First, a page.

Celina Hinojosa began her artistic career as a pianist at the age of eight. She was suddenly drawn to paint following several years of intense music studies (at the age of thirteen). Selling her first painting at the age of sixteen, she took her first steps toward a formidable yet rewarding art career. Hinojosa began her formal art education at Texas Southmost College in Brownsville, TX (presently The University of Texas at Brownsville / Texas Southmost College). There she studied under the direction/mentorship of George Truan Sr. (b. 1944-92), a celebrated Chicano Artist (CARA 1990-93) in his own right. In 1985, she received her BFA from the University of Texas at Austin. Toward the end of her studies in Austin she interned with nationally renowned illustrator Tom Curry. From Curry she 'privately' observed the fundamentals of the dry-brush technique. When possible Hinojosa observed only moments at a time by glancing over his shoulder, as Curry was an extremely private illustrator/painter. Years later and after much experimenting, she further developed and personalized the technique to a high degree of refinement. With the many layered complexities involved in this time consuming ritual, Hinojosa drew inspiration from Curry's technique; reinvented the process anew, and rightfully made this highly polished process her signature application in which she works today. The artist averages 4-8 works a year (dependent on varying sizes); still one commission alone may require a year of her work.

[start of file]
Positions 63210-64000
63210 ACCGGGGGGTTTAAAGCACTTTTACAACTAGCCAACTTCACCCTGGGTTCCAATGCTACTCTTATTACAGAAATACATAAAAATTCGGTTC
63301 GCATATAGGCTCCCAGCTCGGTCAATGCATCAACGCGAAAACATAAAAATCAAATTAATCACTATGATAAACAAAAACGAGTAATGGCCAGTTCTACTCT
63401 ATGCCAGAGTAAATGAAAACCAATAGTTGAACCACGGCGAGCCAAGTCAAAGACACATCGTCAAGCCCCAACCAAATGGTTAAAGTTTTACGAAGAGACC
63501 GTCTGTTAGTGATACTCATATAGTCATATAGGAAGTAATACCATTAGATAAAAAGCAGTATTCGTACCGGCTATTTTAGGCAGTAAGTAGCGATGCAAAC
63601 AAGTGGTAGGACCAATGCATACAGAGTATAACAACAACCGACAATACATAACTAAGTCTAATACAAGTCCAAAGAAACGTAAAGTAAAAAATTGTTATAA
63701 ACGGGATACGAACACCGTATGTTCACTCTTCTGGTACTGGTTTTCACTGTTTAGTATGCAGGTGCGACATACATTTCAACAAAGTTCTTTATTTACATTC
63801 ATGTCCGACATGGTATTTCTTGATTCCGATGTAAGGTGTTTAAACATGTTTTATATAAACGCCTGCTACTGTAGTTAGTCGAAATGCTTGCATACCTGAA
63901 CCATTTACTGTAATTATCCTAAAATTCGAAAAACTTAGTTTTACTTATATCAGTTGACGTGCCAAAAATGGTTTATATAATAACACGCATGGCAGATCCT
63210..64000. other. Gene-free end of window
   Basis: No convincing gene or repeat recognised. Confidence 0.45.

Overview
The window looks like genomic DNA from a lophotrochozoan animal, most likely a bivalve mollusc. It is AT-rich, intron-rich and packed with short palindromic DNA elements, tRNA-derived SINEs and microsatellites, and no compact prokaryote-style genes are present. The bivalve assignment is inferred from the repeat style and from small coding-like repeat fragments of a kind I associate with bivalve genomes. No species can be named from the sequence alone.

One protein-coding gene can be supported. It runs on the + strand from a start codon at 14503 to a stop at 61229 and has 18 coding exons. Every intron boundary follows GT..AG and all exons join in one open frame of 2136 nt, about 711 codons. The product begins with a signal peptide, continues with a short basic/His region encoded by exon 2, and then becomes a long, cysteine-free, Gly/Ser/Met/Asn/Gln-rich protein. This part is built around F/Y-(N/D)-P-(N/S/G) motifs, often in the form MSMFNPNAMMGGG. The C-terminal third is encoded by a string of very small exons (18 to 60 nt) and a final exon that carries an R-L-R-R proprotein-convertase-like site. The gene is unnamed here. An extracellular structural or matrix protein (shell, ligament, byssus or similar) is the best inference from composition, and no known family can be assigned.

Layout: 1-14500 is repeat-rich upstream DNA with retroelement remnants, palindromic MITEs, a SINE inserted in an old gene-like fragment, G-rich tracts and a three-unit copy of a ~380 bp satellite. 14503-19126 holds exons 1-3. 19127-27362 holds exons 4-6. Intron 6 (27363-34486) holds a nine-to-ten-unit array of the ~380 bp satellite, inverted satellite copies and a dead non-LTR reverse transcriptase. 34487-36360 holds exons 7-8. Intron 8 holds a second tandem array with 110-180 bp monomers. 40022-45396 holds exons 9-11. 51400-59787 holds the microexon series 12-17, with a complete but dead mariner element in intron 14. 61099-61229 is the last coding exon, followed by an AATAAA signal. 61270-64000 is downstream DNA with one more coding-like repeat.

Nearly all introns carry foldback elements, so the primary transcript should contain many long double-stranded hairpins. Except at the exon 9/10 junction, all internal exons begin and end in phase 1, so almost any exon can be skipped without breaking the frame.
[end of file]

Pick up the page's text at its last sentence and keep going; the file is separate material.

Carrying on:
Later she continued her studies at Texas A&I University (presently Texas A&M - Kingsville) earning her MS in Art in 1991 and was disciplined in painting under the mentorship of Professor Richard Schepereel. Her career took her through various paths as technical draftswoman, illustrator, lecturer, instructor and freelance artist. For several years she was employed as an illustrator of Children's Trade and Bilingual Educational Books, working with several New York Publishing Giants. Though her work was much in demand by these publishers, in 1996 Hinojosa made a sudden and dramatic shift in her career and returned to her original dream - to work as a serious painter. She paints subjects closely linked to life in the lower Rio Grande Valley. Her work includes recording vignettes and scenes of fading rural daily living; putting faces to everyday activities such as cooking, harvests, ranching, or passing time in a cantina which brings specificity and truth to what may otherwise be misunderstood or a forgotten moment.